Understanding the basics of concentrations

Use this category for general molecular biology questions that don't fit specifically into any of the categories above, including software questions

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Postby John Buckels » Feb 08 2007 12:11 pm

OK thanks!
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Postby Morgan » Feb 28 2007 1:19 am

mdfenko wrote:
John Buckels wrote:Do you find it often falls out of solution at room temp?

no. it has only crystallized when it was accidently stored in the cold room.


You mean it never occur at room temperature?

can You justify this?
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Postby mdfenko » Mar 02 2007 4:26 pm

Morgan wrote:
mdfenko wrote:
John Buckels wrote:Do you find it often falls out of solution at room temp?

no. it has only crystallized when it was accidently stored in the cold room.


You mean it never occur at room temperature?

can You justify this?

as long as it doesn't significantly evaporate. we have never seen it crystallize at room temperature.
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Question 11?

Postby conny » Apr 06 2007 10:32 pm

Mr Buckels... is there some kind of tricks in Q11? :shock:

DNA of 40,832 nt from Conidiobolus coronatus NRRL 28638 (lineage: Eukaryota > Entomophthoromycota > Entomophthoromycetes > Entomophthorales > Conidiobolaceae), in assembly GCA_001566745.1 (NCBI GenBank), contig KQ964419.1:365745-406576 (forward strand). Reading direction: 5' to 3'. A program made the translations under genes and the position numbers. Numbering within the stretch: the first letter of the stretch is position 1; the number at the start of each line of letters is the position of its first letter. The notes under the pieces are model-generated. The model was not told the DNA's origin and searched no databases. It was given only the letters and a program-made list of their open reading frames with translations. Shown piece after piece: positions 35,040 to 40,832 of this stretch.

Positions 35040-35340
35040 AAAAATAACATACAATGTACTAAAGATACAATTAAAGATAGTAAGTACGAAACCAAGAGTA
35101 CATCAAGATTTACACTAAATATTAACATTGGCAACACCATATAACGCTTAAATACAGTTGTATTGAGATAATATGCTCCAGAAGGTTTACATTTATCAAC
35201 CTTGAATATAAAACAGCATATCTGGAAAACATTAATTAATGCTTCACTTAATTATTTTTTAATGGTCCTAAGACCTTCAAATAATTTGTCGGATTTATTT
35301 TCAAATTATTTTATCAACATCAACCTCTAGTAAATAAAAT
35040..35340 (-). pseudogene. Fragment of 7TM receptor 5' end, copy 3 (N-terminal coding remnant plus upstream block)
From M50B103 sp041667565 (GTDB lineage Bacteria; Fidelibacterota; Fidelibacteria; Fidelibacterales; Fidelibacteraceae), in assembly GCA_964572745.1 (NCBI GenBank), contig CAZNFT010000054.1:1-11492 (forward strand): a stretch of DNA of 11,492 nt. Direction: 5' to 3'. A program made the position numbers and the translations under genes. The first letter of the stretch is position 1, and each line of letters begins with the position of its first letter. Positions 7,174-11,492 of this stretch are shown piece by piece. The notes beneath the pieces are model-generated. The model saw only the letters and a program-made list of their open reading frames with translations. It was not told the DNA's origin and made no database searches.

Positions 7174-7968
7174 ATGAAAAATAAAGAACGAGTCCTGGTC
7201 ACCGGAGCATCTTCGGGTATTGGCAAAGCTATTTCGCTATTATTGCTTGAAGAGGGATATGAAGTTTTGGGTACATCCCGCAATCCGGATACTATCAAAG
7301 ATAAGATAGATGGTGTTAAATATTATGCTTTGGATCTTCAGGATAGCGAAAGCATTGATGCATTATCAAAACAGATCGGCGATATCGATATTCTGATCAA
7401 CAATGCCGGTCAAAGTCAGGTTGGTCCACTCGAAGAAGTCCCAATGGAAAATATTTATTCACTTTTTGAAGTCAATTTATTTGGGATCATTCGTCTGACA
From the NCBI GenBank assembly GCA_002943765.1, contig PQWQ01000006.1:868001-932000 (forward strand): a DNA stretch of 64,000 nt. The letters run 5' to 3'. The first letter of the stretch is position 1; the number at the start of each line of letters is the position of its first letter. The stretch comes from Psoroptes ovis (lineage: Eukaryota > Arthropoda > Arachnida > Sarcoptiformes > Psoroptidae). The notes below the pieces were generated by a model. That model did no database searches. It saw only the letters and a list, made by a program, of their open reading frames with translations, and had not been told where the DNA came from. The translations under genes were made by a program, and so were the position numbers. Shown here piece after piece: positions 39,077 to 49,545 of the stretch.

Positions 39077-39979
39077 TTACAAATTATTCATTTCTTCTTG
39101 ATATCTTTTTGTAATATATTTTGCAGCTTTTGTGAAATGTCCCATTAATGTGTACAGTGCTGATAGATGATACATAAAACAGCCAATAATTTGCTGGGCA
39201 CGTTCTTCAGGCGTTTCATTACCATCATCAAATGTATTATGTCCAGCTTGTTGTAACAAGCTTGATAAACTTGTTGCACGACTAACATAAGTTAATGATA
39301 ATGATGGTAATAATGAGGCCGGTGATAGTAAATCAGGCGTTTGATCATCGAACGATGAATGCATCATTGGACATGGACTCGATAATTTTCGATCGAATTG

How do you add 1x buffer and BSA?

I guess I will dilute them before setting up the reaction in practical.

And btw, thanks for posting. It is really useful.
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Re: Question 11?

Postby mdfenko » Apr 09 2007 10:32 am

conny wrote:Mr Buckels... is there some kind of tricks in Q11? :shock:
How do you add 1x buffer and BSA?

I guess I will dilute them before setting up the reaction in practical.

And btw, thanks for posting. It is really useful.

you add concentrated buffer and bsa so that at final volume the concentration is 1x.
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About concentrations...

Postby marinmea » Feb 04 2008 11:08 am

...hi there...
I've got a chemical in a very weird format:
N Methyl N nitro Nitrosoguanidine (wetted with ca. 50% water, containing 5g on a dry weight basis). MW 147.05
5% solubility in water
Here you have the safety data sheet:
[b]dohs.ors.od.nih.gov/pdf/1-methyl-3-nitro-1-nitrosoguanidine%20REVISED.pdf -[/b]
How could I get a final concentration of 100 uM?
Thanks for your help!
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Postby mdfenko » Feb 05 2008 10:27 am

5gm of compound (the water added for stabilization does not matter for this purpose). the formula weight is 147.05gm/mole.

so, 5/147.05=0.034moles=34mmoles. if you dissolve the whole thing in a final volume of 1liter then the concentration will be 34mM (if the solid is 97% then it will be 32.982mM~33mM).

you would then dilute (34/0.1) 340 times (1ml + 339 ml diluent) to make it 100uM.

you could dissolve the 5gm in a final volume of 100ml (5%=maximum solubility). then it would be 340mM. take 0.1ml and dilute to 340ml and you would have 100uM.
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Re: Understanding the basics of concentrations